Last June the national planning authority, An Bord Pleanála – which in recent years seems to have jettisoned any effort to display discernment (or indeed an understanding of planning) – granted permission for the creation of a €15 million visitor centre on the grounds of the Hell Fire Club site. Submitted by South Dublin County Council and supported by Coillte, the proposal includes the construction of a 950-square metre building, a car park to accommodate 280 vehicles (including five coaches), and a ‘tree top canopy walk.’ All of this looks suspiciously familiar: a scheme dreamed up in a well-appointed office about how best to exploit one of the country’s natural resources. At the moment, Mount Pelier Hill is believed to attract around 100,000 visitors per annum. The project’s ambition is to triple this figure, hence the requirement for all that car parking, despite the fact that Coillte – and indeed the Irish state and its sundry arms – is committed to adopting more environmentally friendly measures, which would surely include attempting to reduce rather than increase private car use. Incidentally, in order to give better access to the site, the proposal also features the widening of local roads, again something that flies in the face of the direction in which Ireland is supposed to be going. If the council and Coillte are so keen to bring more people to the site, instead of pouring tarmacadam over large areas of ground, how about offering decent – and frequent – public transport, thereby reducing the flow of cars in the area?
And even if there are more visitors, why should they need a ‘centre’. Really, a visitors’ centre: how quaint, how very 1980s. Just like shoulder pads, and equally pointless. Perhaps someone could take aside whoever was responsible for this proposal, and let him/her know that since that era a marvellous thing called the internet has been invented. That most people today have a mobile phone. And that an app on this instrument would easily carry all the information visitors would ever need, without the construction of a ‘centre’, thereby saving Irish taxpayers the best part of €15 million.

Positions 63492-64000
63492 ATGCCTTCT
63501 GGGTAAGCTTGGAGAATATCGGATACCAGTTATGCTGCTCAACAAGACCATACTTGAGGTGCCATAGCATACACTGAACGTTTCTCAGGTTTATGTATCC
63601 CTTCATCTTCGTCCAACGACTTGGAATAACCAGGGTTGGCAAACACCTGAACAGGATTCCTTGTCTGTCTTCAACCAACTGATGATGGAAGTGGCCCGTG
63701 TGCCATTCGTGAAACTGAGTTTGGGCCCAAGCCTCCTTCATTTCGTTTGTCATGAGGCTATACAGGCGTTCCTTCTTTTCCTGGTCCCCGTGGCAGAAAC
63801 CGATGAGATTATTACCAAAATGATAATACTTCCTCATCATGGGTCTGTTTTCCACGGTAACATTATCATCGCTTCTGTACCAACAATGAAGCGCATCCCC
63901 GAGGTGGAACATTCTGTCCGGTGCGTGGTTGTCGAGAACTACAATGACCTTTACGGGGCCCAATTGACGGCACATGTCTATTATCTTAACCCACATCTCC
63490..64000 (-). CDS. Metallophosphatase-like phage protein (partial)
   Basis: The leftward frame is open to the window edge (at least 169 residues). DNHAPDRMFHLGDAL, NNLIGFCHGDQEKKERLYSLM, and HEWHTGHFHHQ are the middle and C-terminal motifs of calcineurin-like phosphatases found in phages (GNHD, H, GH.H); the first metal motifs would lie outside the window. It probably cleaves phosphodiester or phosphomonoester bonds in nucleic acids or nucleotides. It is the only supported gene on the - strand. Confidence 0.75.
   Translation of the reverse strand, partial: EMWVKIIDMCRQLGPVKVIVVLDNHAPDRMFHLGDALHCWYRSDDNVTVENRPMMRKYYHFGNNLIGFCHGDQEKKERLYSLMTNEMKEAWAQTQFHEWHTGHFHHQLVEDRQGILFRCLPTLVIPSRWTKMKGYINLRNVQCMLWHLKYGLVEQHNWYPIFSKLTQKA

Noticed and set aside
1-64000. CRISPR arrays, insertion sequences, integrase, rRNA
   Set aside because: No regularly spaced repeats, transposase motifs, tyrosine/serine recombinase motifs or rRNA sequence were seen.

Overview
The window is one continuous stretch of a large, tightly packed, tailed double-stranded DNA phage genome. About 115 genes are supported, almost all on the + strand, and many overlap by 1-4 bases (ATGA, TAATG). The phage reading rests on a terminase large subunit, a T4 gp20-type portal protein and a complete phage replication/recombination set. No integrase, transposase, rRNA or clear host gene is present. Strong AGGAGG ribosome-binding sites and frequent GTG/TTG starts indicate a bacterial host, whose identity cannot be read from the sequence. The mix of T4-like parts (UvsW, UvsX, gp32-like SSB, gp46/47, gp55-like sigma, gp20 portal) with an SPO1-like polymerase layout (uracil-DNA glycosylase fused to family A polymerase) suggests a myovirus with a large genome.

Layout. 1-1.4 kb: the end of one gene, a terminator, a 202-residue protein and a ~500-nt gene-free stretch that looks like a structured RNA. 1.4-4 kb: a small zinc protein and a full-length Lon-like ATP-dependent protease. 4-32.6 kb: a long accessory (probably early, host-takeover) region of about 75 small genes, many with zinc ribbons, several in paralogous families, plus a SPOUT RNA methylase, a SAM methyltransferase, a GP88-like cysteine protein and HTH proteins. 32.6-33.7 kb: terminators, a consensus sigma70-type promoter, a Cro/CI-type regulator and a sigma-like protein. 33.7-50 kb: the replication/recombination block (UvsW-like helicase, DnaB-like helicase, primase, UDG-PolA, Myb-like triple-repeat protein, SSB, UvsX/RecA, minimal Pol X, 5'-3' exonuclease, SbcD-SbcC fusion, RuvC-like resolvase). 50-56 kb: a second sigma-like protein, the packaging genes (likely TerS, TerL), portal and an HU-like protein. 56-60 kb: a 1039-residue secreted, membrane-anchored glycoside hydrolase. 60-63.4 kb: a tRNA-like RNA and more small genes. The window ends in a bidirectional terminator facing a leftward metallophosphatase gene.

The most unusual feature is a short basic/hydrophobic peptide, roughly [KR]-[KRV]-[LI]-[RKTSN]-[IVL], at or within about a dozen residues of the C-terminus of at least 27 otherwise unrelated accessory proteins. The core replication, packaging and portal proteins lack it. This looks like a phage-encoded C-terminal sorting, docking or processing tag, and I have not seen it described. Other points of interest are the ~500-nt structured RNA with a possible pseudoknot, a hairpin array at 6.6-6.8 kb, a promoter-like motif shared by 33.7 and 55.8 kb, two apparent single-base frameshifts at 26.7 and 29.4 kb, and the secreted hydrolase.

Be aware that the expenditure won’t end there. Inevitably, admission charges will be introduced to a location that has hitherto been free to access. Furthermore, long after the person responsible for the scheme has retired on an index-linked public service pension, the rest of the country will still be paying: for the cost of staff, for insurance, for security, for maintenance. Ah yes, the maintenance. Look at the pictures here and see just how much concern South Dublin County Council and Coillte have hitherto shown for the maintenance of a building to which they wish to invite so many more visitors. The Hell Fire Club is in a pitiful condition, a graffiti-scrawled, litter-filled mess that shows scant evidence of any engagement on the part of those responsible for its care. South Dublin County Council and Coillte could save themselves, and the rest of the country, a great deal of money and aggravation – as well as helping the environment – by looking after what already exists. William Conolly erected an extravagant folly here in 1725. There’s no need for a second one today.
The Hellfire Massy Residents Association is a voluntary body campaigning to stop this scheme going ahead. It can be contacted via twitter (Hellfire Massy Residents Association (@HellfireMassy) / Twitter) and Facebook ((5) Hellfire Massy Residents Association | Facebook) and also has a petition on change.org (Petition · Save the Hellfire & Massy’s Wood · Change.org)
As already mentioned, the photographs and drawings reproduced in successive volumes published by Ireland’s original Georgian Society during the first years of the last century are often our only record of how Dublin then looked. In particular, these images show many buildings which, over the past 100 years, have been – in many cases needlessly and recklessly – destroyed. One of the reasons why Desmond and Mariga Guinness revived the Irish Georgian Society in 1958 was precisely because they saw fine 18th century houses – such as those in Kildare Place and Dominick Street – being torn down, without any record being kept of how these properties looked. Indeed, the body which should be the foremost custodian and fiercest defender of the city’s architectural heritage, namely Dublin City Council (formerly Dublin Corporation) has instead been consistently negligent in caring for the city’s fabric, in keeping a proper record of its historic architecture and in preserving important parts of buildings that have perforce been demolished. Instead, such work has been left either to charitable organisations such as the Irish Georgian Society and the Irish Architectural Archive, or concerned individuals like Peter Pearson and others. As demonstrated by the recent, and ongoing saga over the future of the city’s Iveagh Markets – as well as the shameful decades-long neglect of O’Connell Street, the lengthy failure to redevelop the historic Mary’s Lane market site, the near-20 year wait to restore a terrace of houses on the north side of Parnell Square (even more important after the grotesque fiasco of a so-called new ‘Cultural Quarter’ failed to materialise) and so forth – the city council continues to show scant concern for ensuring the survival of historic Dublin. Hence the ongoing need today for the same imagination and initiative shown by the original Georgian Society back in 1908. Little, it seems, has changed over the past 110-plus years.